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Government sponsored competitive intelligence for regional and sectoral economic development: Canadian experiences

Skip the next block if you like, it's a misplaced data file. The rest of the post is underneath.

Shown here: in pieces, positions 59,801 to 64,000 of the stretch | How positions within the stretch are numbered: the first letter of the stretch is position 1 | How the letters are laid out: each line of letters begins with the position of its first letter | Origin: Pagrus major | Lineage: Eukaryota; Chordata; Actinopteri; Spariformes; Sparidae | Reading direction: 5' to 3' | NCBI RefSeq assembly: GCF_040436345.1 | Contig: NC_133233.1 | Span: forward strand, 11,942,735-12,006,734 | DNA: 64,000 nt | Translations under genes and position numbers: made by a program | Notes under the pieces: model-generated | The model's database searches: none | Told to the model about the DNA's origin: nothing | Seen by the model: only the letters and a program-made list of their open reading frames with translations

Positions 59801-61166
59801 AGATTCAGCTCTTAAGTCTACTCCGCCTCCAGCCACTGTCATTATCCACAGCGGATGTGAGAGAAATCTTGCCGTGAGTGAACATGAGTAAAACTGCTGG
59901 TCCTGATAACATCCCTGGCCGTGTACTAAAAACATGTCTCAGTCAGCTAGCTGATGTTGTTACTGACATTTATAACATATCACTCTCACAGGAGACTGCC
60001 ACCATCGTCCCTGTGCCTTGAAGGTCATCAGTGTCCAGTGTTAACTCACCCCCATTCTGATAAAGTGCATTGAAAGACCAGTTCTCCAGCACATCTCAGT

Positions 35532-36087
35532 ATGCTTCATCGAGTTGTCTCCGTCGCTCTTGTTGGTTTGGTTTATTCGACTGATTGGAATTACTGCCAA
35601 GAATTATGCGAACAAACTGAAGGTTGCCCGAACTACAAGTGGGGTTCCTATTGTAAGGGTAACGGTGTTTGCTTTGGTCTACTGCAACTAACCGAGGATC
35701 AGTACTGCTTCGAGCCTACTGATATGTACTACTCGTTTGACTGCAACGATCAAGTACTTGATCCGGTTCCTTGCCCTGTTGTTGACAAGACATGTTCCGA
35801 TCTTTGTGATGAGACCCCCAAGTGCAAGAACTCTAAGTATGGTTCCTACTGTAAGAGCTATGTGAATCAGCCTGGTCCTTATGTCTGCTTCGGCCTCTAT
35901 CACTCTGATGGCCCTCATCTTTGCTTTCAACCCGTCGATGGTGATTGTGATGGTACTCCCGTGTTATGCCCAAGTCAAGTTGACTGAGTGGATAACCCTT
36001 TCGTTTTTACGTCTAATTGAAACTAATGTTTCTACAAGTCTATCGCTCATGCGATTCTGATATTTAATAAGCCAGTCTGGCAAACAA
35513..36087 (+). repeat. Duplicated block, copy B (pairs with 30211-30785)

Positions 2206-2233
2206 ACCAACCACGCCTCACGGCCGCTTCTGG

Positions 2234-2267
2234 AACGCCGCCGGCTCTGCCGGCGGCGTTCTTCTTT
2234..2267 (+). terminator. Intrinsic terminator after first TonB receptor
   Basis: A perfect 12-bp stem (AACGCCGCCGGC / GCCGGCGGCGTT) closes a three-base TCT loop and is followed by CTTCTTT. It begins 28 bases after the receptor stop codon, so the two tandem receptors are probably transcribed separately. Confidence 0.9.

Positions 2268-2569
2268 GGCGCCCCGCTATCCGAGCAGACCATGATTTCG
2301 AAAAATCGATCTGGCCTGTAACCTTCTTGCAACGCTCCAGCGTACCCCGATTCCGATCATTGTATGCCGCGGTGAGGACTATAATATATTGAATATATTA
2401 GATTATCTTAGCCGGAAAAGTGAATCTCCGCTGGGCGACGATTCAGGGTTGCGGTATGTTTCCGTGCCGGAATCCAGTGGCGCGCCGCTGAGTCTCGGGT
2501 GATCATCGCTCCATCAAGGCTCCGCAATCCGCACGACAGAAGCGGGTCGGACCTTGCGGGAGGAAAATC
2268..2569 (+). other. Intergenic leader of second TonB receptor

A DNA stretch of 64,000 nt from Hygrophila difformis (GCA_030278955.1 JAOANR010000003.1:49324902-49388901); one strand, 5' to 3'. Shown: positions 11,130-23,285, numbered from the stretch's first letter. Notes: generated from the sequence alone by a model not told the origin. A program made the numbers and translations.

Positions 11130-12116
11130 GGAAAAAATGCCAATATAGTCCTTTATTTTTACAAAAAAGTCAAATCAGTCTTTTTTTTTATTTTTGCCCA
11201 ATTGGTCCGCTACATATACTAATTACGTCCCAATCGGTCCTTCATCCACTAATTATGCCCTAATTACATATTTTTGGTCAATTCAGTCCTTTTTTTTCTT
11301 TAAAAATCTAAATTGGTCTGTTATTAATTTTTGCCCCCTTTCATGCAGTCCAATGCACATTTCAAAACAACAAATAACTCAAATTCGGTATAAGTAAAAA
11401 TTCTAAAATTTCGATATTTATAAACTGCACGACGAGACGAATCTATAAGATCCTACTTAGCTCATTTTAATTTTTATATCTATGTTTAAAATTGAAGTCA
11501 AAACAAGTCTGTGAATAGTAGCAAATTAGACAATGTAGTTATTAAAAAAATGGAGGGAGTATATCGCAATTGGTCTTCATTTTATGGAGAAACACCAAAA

Government sponsored competitive intelligence for regional and sectoral economic development:... Journal of Intelligence Studies in Business Journal of Intelligence Studies in Business Publication details, including instructions for authors and subscription information: https://ojs.hh.se/index.php/JISIB/index Government sponsored competitive intelligence for regional and sectoral economic development: Canadian experiences a,b,c Jonathan Calof a b Telfer School of Management, Canada; North-West University, South Africa; National Research University Higher School of Economics, Russian Federation; [email protected] To cite this article: Calof, J. (2016) Government sponsored competitive intelligence for regional and sectoral economic development: Canadian experiences. Journal of Intelligence Studies in Business. Vol 6, No 1. Pages 48-58. Article URL: https://ojs.hh.se/index.php/JISIB/article/view/142 PLEASE SCROLL DOWN FOR ARTICLE This article is Open Access, in compliance with Strategy 2 of the 2002 Budapest Open Access Initiative, which states: Scholars need the means to launch a new generation of journals committed to open access, and to help existing journals that elect to make the transition to open access. Because journal articles should be disseminated as widely as possible, these new journals will no longer invoke copyright to restrict access to and use of the material they publish. Instead they will use copyright and other tools to ensure permanent open access to all the articles they publish. Because price is a barrier to access, these new journals will not charge subscription or access fees, and will turn to other methods for covering their expenses. 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Journal of Intelligence Studies in Business Vol. 6, No. 1 (2016) pp. 48-58 Open Access: Freely available at: https://ojs.hh.se/ Government sponsored competitive intelligence for regional and sectoral economic development: Canadian experiences a,b,c Jonathan Calof a b c Telfer School of Management, Canada; North-West University, South Africa; National Research University Higher School of Economics, Russian Federation; [email protected] Received 2 February 2016; accepted 20 May 2016 ABSTRACT Can competitive intelligence (CI) be used to assist in regional and sectoral economic development? This article looks at intelligence initiatives (largely around training) sponsored by various government departments and agencies in Canada and their link to regional and sectoral economic development. The article provides examples of the kind of intelligence initiatives that have been used in Canada to support regional and sectoral (industrial) economic development. The article proposes a method for categorizing these regional and sectoral intelligence programs and suggests methods for assessing the impact of these programs on regional and sectoral economic development. The Canadian programs are divided into three broad categories 1) Government programs aimed at enhancing their own ability to develop competitive intelligence 2) Programs that are sponsored by the government for industry and others to develop competitive intelligence and 3) Programs sponsored by the government to help communities develop competitive intelligence for local economic development. Positive economic impacts were identified using program review documents, government officer reports and anecdotal evidence from program participant surveys. However, while the evidence does support positive impact a more comprehensive approach to evaluating these impacts should be considered in the future. KEYWORDS competitive intelligence, economic development, economic intelligence, program impact, program review External environmental changes (the focus of 1. INTRODUCTION AND OVERVIEW CI): Making better decisions based on a proper understanding of the competitive environment “have brought new opportunities to regional (present and future) is at the heart of industries while simultaneously exposing competitive intelligence (CI). Competitive them to increased competition both intelligence assists organizations in developing domestically and internationally” (Stinson a proactive approach that identifies and 2006, p. 4). responds to changes in the competitive environmental, helping organizations It has also been identified as critical in (companies, governments, universities, designing economic policy and programs (Calof associations and others) thrive in turbulent et al., 2015). times. This need for understanding the The objective of this paper is to look at how external environment and its impact on government competitive intelligence initiatives success has been echoed in the regional have been used in Canada to enhance economic economic development planning literature. development at both the regional and sectoral level. The intent of presenting both programs projects (both government and industry and evidence of program impacts is to working together to develop stimulate a global discussion on how regional competitive intelligence). and sectoral economic development can be 3. Programs sponsored by the government enhanced through government competitive to help communities develop intelligence activities. It is hoped that competitive intelligence or local researchers from other countries that read this economic development. This category article will be encouraged to develop similar involves programs sponsored by the articles and provide additional program government aimed at assisting small examples that can be shared amongst the communities in developing competitive competitive intelligence and government intelligence capabilities for local program communities. economic development Governments in Canada both at the Federal and Provincial level have been involved in Programs and initiatives in these three competitive intelligence initiatives largely categories are then examined for evidence of since the mid 1990s. In this article, several of economic impact at the regional and/or sectoral these programs will be described and (industry) level. discussed. This article uses, as its base for discussing these initiatives, a comprehensive 2. GOVERNMENT INVOLVEMENT IN review of competitive intelligence in Canada COMPETITIVE INTELLIGENCE (Calof and Brouard, 2004) and programs that the author of this article has extensive Government involvement in competitive knowledge about either through active intelligence has been studies and written about involvement in them (e.g. training programs for many years. Dedijer (1994) wrote about the delivered by the author, organizational French government’s involvement in systems created by the author etc.) or because competitive intelligence. Much has been the author reviewed and/or studied them for written about the French involvement in CI academic purposes (for example, the National including the use of and development of CI for Research Council’s competitive intelligence government economic policy purposes, French unit study as reported in Calof, 2014). While government CI assistance to companies and this could lead to possible biases in terms of the associations, as well as joint intelligence assistance involving chambers of commerce, comprehensiveness of programs reviewed for this article, nevertheless in depth knowledge of industry association and companies (Dedijer the programs and the government officers 1994, Horne and Parks, 2004, Bisson, 2014). responsible for the programs are required to Similarly, Calof and Brouard (2004) looked at properly analyze and classify them. Canadian Federal and Provincial involvement in Canadian competitive intelligence and Over one hundred government programs and intelligence initiatives are examined in Julyeta et al. (2014) looked at examples of this article. These are divided into three broad government involvement in competitive categories that are discussed in more detail in intelligence in Indonesia. Section 3 (including the rationale behind these These and other authors have looked at the categories): importance of these activities as a stimulus to regional and sectoral economic development. 1. Government programs aimed at For example, Julyeta et al. wrote ““It was then enhancing their own ability to develop decided to used Competitive Intelligence not competitive intelligence. This includes only to promote new economic and training initiatives (e.g. sending development conditions, but to move to local government officers for competitive policy to promote in some key positions people intelligence training) and creating which will have a Competitive Intelligence intelligence units. background and which will be able to facilitate 2. Programs that are sponsored by a global move of the local stakeholders to new government for industry and others to horizons.” (2014, p. 38). Bisson (2014, p. 10), in develop competitive intelligence. This looking at the work of Guesnier (2004), category includes providing or Momagri (2012) and Massmann and Quonniam sponsoring training in competitive (2010), wrote: intelligence for Canadian companies (and associations) and joint intelligence 50 “[these authors have] pointed out the looks to provide readers with information on correlation between territorial governance government competitive intelligence initiatives and economic performance, and in this way in Canada, in particular those geared towards CI activities should lead to better territorial regional and/or sectoral economic development economic results. A lack of information, for and their economic impact. There are three example, on price or technology lowers the caveats on the programs discussed in this price of farmers’ yields.” article: Calof and Brouard (2004) looked at the 1. This article does not cover all Canadian Canadian experience with competitive programs that use intelligence for intelligence between 1989 and 2004. In their regional or sectoral economic research, they looked at competitive development. It is not truly intelligence growth in terms of academic comprehensive. It includes only ones development (courses and research), corporate that the author has been involved with, activity, associations, consulting and either through studying them, running government activities. The authors noted that them or advising the organization in there had been significant development in the charge of them. This limitation is made 1990s in terms of government involvement in to ensure that the author has sufficient competitive intelligence. For example, in the information to discuss, assess and mid 1990s the Department of Foreign Affairs properly classify the programs. developed an intelligence program for 2. Although this article covers programs producing competitive intelligence for between 1993 and 2015, the majority of Canadian companies and departmental the programs discussed occurred before officials. Agriculture Canada established 2006. This arose as from 2006-2015 market intelligence within their Market and significant budget cutting arose both at Industry Services Branch for providing policy the federal and provincial levels, advice within the department. Industry making the funding of the programs Canada brought in a competitive intelligence discussed in this article difficult. training program to enhance their officers’ 3. This article only looks at competitive skills. The National Research Council intelligence programs and initiatives established a technical intelligence unit in associated with economic departments. their organization to provide technical It does not look at programs associated intelligence to departmental officers for with national security and national decision making and policy development. intelligence agencies (for example Provincially, Alberta Economic Development Canadian Security and Intelligence brought in competitive intelligence training for Service – CSIS, Communications their officers and also made it available to their Security Establishment – CSE). industry clients. Alberta also set up a joint market intelligence committee, which had 3. CANADIAN GOVERNMENT representation from various federal and ACTIVITIES IN COMPETITIVE provincial economic departments. In INTELLIGENCE Saskatchewan, STEP (Saskatchewan Trade and Export Program) developed an intelligence One of the contributions of this article is that it department and established market attempts to develop a classification scheme for intelligence as one of their offerings to government competitive intelligence Saskatchewan business. In Nova Scotia, Nova initiatives. In reviewing past articles on Scotia Business Inc. also brought in government involvement in competitive competitive intelligence training and intelligence (described in Section 2) the author established market intelligence as a product notes that programs and initiatives tend to fall offered to Nova Scotia Business. In Quebec, into one of two broad categories: 1) Programs each Quebec ministry had an officer designed to help the government develop responsible for competitive intelligence. This competitive intelligence (for example officer reported to a central government development of in-house intelligence units, business intelligence committee. training in competitive intelligence for It is within this context of significant growth government officers). The intent of these in government led competitive intelligence programs is to ensure that the department has activity that this article is set. This article the ability to develop competitive intelligence 51 that can be used either to assist companies or provide Canadian organizations with help the department make decisions. 2) intelligence that will make them more Programs designed to help companies develop competitive or use the skills to develop policy their own competitive intelligence. The author and programs that will enhance the economic notes several of the articles listed above performance of the region or sector. written about the government providing competitive intelligence resources and training a) Personal/department: Training geared to local companies so that they can develop around helping officers learn how to use their own competitive intelligence (Calof and intelligence to assist the Brouard, 2004 and Dedijier 1994 in particular department/agency. The write extensively about this). agencies/departments mentioned in In spite of the limitations listed above, there Table 1 have specific sectoral or have been a plethora of programs developed in regional development responsibilities. Canada that are focused on developing As a result, the focus for the intelligence to assist in both regional and training/skills development was on sectoral (industry) economic development. using these skills to help develop These were reviewed for the writing of this appropriate industry policy. Examples article and examined to determine their focus of this include Industry Canada (departmental intelligence development vs receiving intelligence training to help corporate intelligence development). In looking in the development of sectoral at the mandate of the programs, reviewing assistance programs. NRCan (National reports about them (where available) and Resources Canada) had a module on talking to those familiar with the program, intelligence to help in selecting the further enhancements to the classification appropriate research and development scheme mentioned above were made. Table 1 programs to focus on for industrial provides a list of those departments and development. Agriculture Canada had agencies and the type of programs they have a project related to intelligence training had. This list is compiled from the authors’ that was focused on identifying sectors direct experience either in developing and of the agriculture industry for further delivering the program or knowledge of the development in a 2020 exercise. program through academic research. As such it b) Helping others: Several government is not a comprehensive list but can be seen as a departments have used intelligence convenience sample that is being used to training to assist in developing skills examine the ability to categorize and later that would enable them to better assess programs. The programs listed are provide intelligence to Canadian divided into the following categories: companies. Examples include the Department of Foreign Affairs, which 3.1 Government programs aimed at had provided intelligence training to enhancing their own ability to develop most trade officers since 1993 to help competitive intelligence them better serve Canadian exporters. Nova Scotia Business Inc. and STEP This category covers competitive intelligence (Saskatchewan Trade and Export training that the government (federal or Partnership) have taken extensive provincial) had customized to their skills training in intelligence as both organizations’ needs to help their personnel these organizations have the provision develop intelligence skills. Some are of the of intelligence to local companies as classic introduction to competitive intelligence part of their mandate. variety, while others allow participants to run an intelligence application (project) as part of The two categories (personal/department and the training. The general intent of the training helping others) are not mutually exclusive. For is to enable the government officers to develop example, the National Research Council or enhance their understanding of what established a technical intelligence unit that competitive intelligence is and work on key helped the department develop industrial intelligence skills such as planning intelligence policy, helped officers make recommendations projects, collecting information for intelligence, on technology investments and also helped analysis and communication to assist in their Canadian technology companies directly. Also, job and either contribute to sectoral or regional although training is mentioned above, it is not economic development by using these skills to 52 the only element of the programs: STEP and intelligence units while NSBI (Nova Scotia the NRC (mentioned above) have established Business Inc.) included it within their mandate infrastructure that includes specific and developed materials around it. Table 1 Canadian Federal and Provincial Government Department and Agencies Competitive Intelligence Programs by Program Category. X indicates that the program was run/sponsored by the department or agency identified. The programs and departments/agencies in this table are not a comprehensive list of all programs in competitive intelligence run in Canada, but they are the ones that the author of this paper is familiar with either through research done on Canadian intelligence programs (with Francois Brouard) or through involvement either in running the program or evaluating it for the department/agency. The programs are also limited to those that were run by departments with economic related mandates. This table is used to demonstrate the breadth of programs run in Canada and to provide a demonstration of the program categorization method proposed in this article. Canadian Federal Enhancing their own Sponsored by the government for industry Programs to help Government (department's) ability and others to develop intelligence communities departments and to develop intelligence develop Personal/ Helping Intro. Joint Company Trade show agencies intelligence department others Skills projects projects intelligence Agriculture Canada x x x x Atlantic Canada x x x x Opportunities Agency Canadian Food Inspection x x Agency Department of Foreign x x Affairs Environment Canada x Export Development x Corporation Industry Canada x x x National Research Council x x x Natural Resources Canada x Office of the National x Science Advisor The Alliance for Sector x x Councils Western Economic x x x x Diversification Provincial Government departments and agencies Alberta Agriculture x x x x x x Alberta Economic x x x x x x Development Alberta Energy Research x Alberta Innovation and x x Science Alberta Treasury Board x and Finance Manitoba Agriculture, Food x and Rural Development Ministry of Economic x x Development and Trade Ontario Newfoundland Advanced x x Technologies Industries Nova Scotia Agriculture x Nova Scotia Business Inc. x x x x x Ontario Cultural Heritage x Saskatchewan Advanced x Technology Saskatchewan Trade & x Export Partnership 53 3.2 Programs that are sponsored by industry in Japan. The program involved providing a basic introduction the government for industry and others to intelligence (two-day program to develop competitive intelligence. involving introduction to intelligence, Federal and provincial governments how to collect information, planning for throughout Canada have sponsored a myriad of intelligence and analysis) to all programs across Canada designed to help participants who were then put in Canadian organizations develop and enhance project teams (each team had industry, their competitive intelligence skills. Some of association and government these have been geographically focused (offered representation) with each team in one or more regions to help develop and developing intelligence on the Japanese enhance the local economy) and some have imported beef market. The final been sectorally focused, providing training and intelligence product (the combination of intelligence assistance to companies in each of the team’s intelligence reports) multiple regions but in a specific sector (for was then shared with all participants. example training for agriculture companies or c) Company projects: Company projects training for technology companies). While are similar to the introduction to sponsored programs have been given to a broad CI/Skills development training but also number of sectors, the two most frequent involve participants developing and sectors for sponsored programs have been running an intelligence application on agriculture and technology. In work that the behalf of their organization as part of author has done with other governments the the training. These programs start with same two sectors have also been the most one to two days training and then frequent focus for sponsored intelligence participants go back to their programs. organization, develop an intelligence plan (which is discussed with the a) Introduction to CI/skills development: program trainer) and then have weekly These types of programs introduce mentoring sessions with the trainer as participants to the concept of they work on their intelligence project. competitive intelligence and the skills At the end of the program (normally one and organizational requirements to month) all participants gather again develop intelligence. These programs with the trainer to discuss their have ranged from one-hour keynote experiences. For some of these project addresses as part of major government sessions, participants have both the events (for example the Manitoba trainer and a government officer Department of Agriculture and Rural helping them on the project. An Development program and Ontario example of this type of program is the Economic Development had Atlantic Canada Opportunities Agency intelligence keynote talks as part of (ACOA) sponsored program that was industry events) or as long as two day focused sectorally on technology introductions to competitive companies on the East Coast of intelligence programs such as some of Canada. ACOA and the trainer provide those sponsored by Alberta Economic the training and project support to Development. companies in Halifax (Nova Scotia), St. b) Joint government and industry projects: John’s (Newfoundland) and Fredericton Joint projects bring industry, (New Brunswick). association and government together to d) Trade-show intelligence: A cooperative work together on intelligence project trade show intelligence approach was with results being shared amongst all developed which combined small and participants. An example of this is medium sized companies, appropriate Alberta Agriculture, Food and Rural associations, federal and/or provincial development, which sponsored an government officers in a training intelligence program that brought program focused on a specific trade together industry, association and show. All participants were given trade government participants. The joint show intelligence training. The training project was to develop intelligence on involved two days of training both on opportunities for the Alberta beef 54 competitive intelligence and trade show 3.3 Programs sponsored by the intelligence. For the training, specific government to help communities materials from the trade show they develop competitive intelligence for were attending were included in the local economic development training material. For example, in This was a program developed to help small training for the bio-technology trade communities harness the knowledge within show, participants were given a list of communities to develop their own economic exhibitors that were going to the show, development plan using intelligence. In the a list of all seminars, workshops, program, community leaders, local business presentations and also social events. As owners, government officials and others were part of the training program, brought together in a facilitated program, participants were asked to develop taught about competitive intelligence and were trade show intelligence plans for the then put in groups to develop the intelligence trade show that all program needed to support their region’s competitive participants were going to (for example advantage. All of this was then used to develop Foodex in Japan, Fancy Food Show in a regional economic development plan San Francisco, Bio in Washington) and designed by the program participants and then to send the plan to the program trainer. presented to the community at large. The The trainer then provided feedback and program involved multiple training sessions additional guidance to participants. and intelligence projects and was done over an Government and association extended period (nine months). The program participants helped the companies was designed to help small communities execute their projects as well as develop a long term economic development running their own applications and the plan based on identifying their competitive consultant/trainer also assisted. The advantage(s) and the intelligence required to approach was run at several trade exploit it. Local community media have written shows and helped companies identify extensively about the success of the program in opportunities, assess markets, helped their region (see Dalman 2005 for an example associations identify better ways to of the program in Humboldt, Saskatchewan). A serve their members and government more detailed description of the program can officers identify better programs and be found in Calof et al. (2010). policies. One of the trade show programs from a technology trade show 4. COMPETITIVE INTELLIGENCE was written up in Calof and Fox, 2003 PROGRAM IMPACT ON REGIONAL and provides details on the AND SECTORAL ECONOMIC organization of the program. Several DEVELOPMENT provincial and federal departments and agencies have sponsored trade show Section 3 provided a method to categorize intelligence programs across a broad government competitive intelligence programs. number of sectors. These include Nova Given that the programs mentioned above are Scotia Business Inc., Agriculture designed to lead to regional or sectoral Canada, Alberta Economic economic development, this section looks at Development, Western Economic documents generated by the program that Diversification and Alberta would indicate that they had some sort of Agriculture. Trade show intelligence is economic impact. an example of a program that can be regionally and sectorally focused. It is 4.1 Community economic sectorally on the specific event and development programs regionally in terms the regional One of the community economic development authority sponsoring the training. programs (in Humboldt, Saskatchewan) was subjected to a full program review within a year of the program delivery. The purpose of the program was to transfer both skills that could be used to develop an economic development plan for the community that would lead to economic development and also 55 intelligence skills that could be used to help that was evaluated. There were other program participants in their organizations. community economic development programs The program review, done by Impact Research but no evaluations were done, therefore this Consulting Ltd (Kehring 2006) asked several section can only conclude that for the one questions about knowledge gained and program reviewed, a positive economic impact economic development. Amongst the question was found at the regional (local) level. asked: 4.2 Sponsored programs for industry “Do you think that the process of creating Despite the large number of sponsored the Action Humboldt Economic programs for industry in Canada there has not Development Plan has produced positive been a formal program review according to the gains in community capacity building organizations contacted for this article. knowledge and skills (including facilitation, Accordingly, the link between these sponsored competitive business intelligence, and programs and regional and sectoral economic networking)?” development is based more on the post-training reports provided by the sponsoring A total of 95.2% of program participants organizations and the anecdotal evidence in responded yes to the program reviewer. these reports in the form of participant comments gathered as part of the program “Do you think the creation of the Action assessment. Humboldt Economic Development Plan has One report written up in Alberta and contributed in positive, tangible ways to the published in Alberta Treasury Board and economic development of the region?” Finance documents (2006) assessed the project intelligence program success using their A total of 90% of program participants organization’s metrics for the program. The responded yes to this question. article noted that 88% of the companies that attended the competitive intelligence course “Were you able to increase your business or did undertake an intelligence project (a professional opportunities as a direct result measure of success for this government of your involvement with the Action agency). Comments in the report included: Humboldt Economic Development Plan?” “One company noted that the process was A total of 60% of program participants valuable…. A second company confirmed responded yes to this question that they had sought out additional Participants were asked to list specific information leading up to a conference and benefits attributable to the program. Those it had prepared them to more effectively identified by participants included: New discuss their needs with others that could residents moving to the region, new businesses provide them with information. A third starting up, increased employment noted that they had completed a process opportunities, employee retention and the that led them to refocus their marketing development of regional partnerships. efforts in a slightly different direction. The program review concluded with the following statement “The potential for “All indicated that they found the process economic development has been enhanced in valuable. One company indicated that they the Humboldt region due to the creation and would like three additional members of the the implementation of the Economic team to take the training with another Development Plan. There have been direct and company saying ‘I was able to gain significant results in the region due to the considerable information/intelligence…as a initiative.” (Kehring 2006, p. 23) result of the training’ … Finally, one Collectively, the answers to the evaluation company reported that the training session questions coupled with the evaluators overall ‘led to discussion across divisions on how conclusions and analysis provide support for [company name] could advance its CI positive regional economic benefits arising infrastructure.’” (p. 86) from the Humboldt community intelligence program that was sponsored by the In the case of one of the joint programs (in government. Unfortunately, this was the only which government, industry and associations community economic development program worked jointly on a specific intelligence 56 application) a post program review had companies and the association itself in industry participants estimate the value to acquiring more reliable information in less them (industry) as being in the six figure time. It is something that we will use again and range. Once again this provides support for recommend to our members.” economic value at both a regional (provincial) As a final measure of program impact, some and sectoral level. of the government officers that were in charge In terms of anecdotal evidence from officer of the programs (public servants) noted that reports on the program and participant the program had been the recipient of various evaluations, here are a few examples mainly recognition awards. These awards include from the trade show intelligence programs. department based awards (referred to as They are from a review of an intelligence Minister’s Awards) as well as provincial program event given on the East Coast of awards (referred to as Premier’s Awards). Canada. For the Houston Offshore Trade Show Readers are cautioned that while the results the following comments were included in the indicate positive economic impacts of these officers’ report “The training, mentoring and economic or sectoral intelligence programs, support at the trade show enabled me to do with the exception of the program review on three months of work in four days in Houston”. the community economic development program The same review also looked at participant and the valuation exercise for the joint comments from another East Coast program intelligence exercise, all other results are focused on the plastics industry for the either from officer reports or are anecdotal. National Plastics Exhibition trade show (NPE). There is no way to tell whether the comments The following quotes were in the report “I was in the reports and articles about the project able to use CI techniques to optimize my info intelligence and trade show intelligence are gathering exercise. A ‘focused approach’ was, I reflective of the majority of program believe, the key to a productive two days… The participants and not just biased towards those show was huge and would have been that were most satisfied. Nevertheless, the overwhelming if not for the CI preparations.” following can be concluded: A report on a trade show intelligence program that focused on SIAL (a food show in 1. For the small community economic Paris) included the following quotes from development program, a positive program participants: regional economic development impact was shown through the program “I really enjoyed it. The process made me evaluation results provided in this think carefully about what I was trying to article. find and what decisions needed to be made.” 2. For the joint intelligence project in Alberta (beef industry) a positive “It was valuable as a planning tool because economic impact both sectorally (beef) nobody realized how big the Paris SIAL and regionally (Alberta) was indicated was.” according to the reviewers’ estimation of the value of the intelligence “This is something that can be a value to produced. For #1 and #2 these are a nearly everybody. It should be required of matter of public record from those that go to large trade shows. It is government conducted program applicable to both governments and the reviews. private sector….The training allowed me to 3. For all other sectoral and regional do much more at Paris Sial (food trade show) programs presented in this article that than I could have done under normal had anecdotal comments (and there circumstances. The process yielded more were many) they (those that provided and better information.” the anecdotal examples) indicated that they had received some sort of economic Finally, a report out of Alberta after a trade benefit. show intelligence program for BIO (bio- technology trade show) included the following 5. CONCULSIONS AND AREAS FOR comments from the association that had jointly FUTURE RESEARCH sponsored the training with the government “We all benefited from this process a lot…We This article has sought to classify government will do this again.” “The process assisted our competitive intelligence programs and 57 initiatives used in Canada and also examine ACKNOWLEDGEMENTS the impact of these programs on economic development. Three broad categories were The article was prepared within the identified along with several subcategories in framework of the Basic Research Program at each: the National Research University Higher School of Economics and supported within the 1. Government programs aimed at framework of a subsidy by the Russian enhancing their own ability to develop Academic Excellence Project '5-100'. competitive intelligence 2. Programs that are sponsored by the 6. REFERENCES government for industry and others to Alberta Treasury Board and Finance .(2006). develop competitive intelligence and 3. Programs sponsored by the government Alberta Heritage Trust Fund Magazine. An to help communities develop experiment in problem solving. competitive intelligence for local Bisson, C. (2014). Exploring competitive economic development. intelligence practices of French local public agricultural organizations. Journal of This article has sought to provide examples of Intelligence Studies in Business. 4 (2), 5-29. intelligence programs and initiatives under Calof, Jonathan L. (2014). Evaluating the impact each one of these categories. 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Government sponsored competitive intelligence for regional and sectoral economic development: Canadian experiences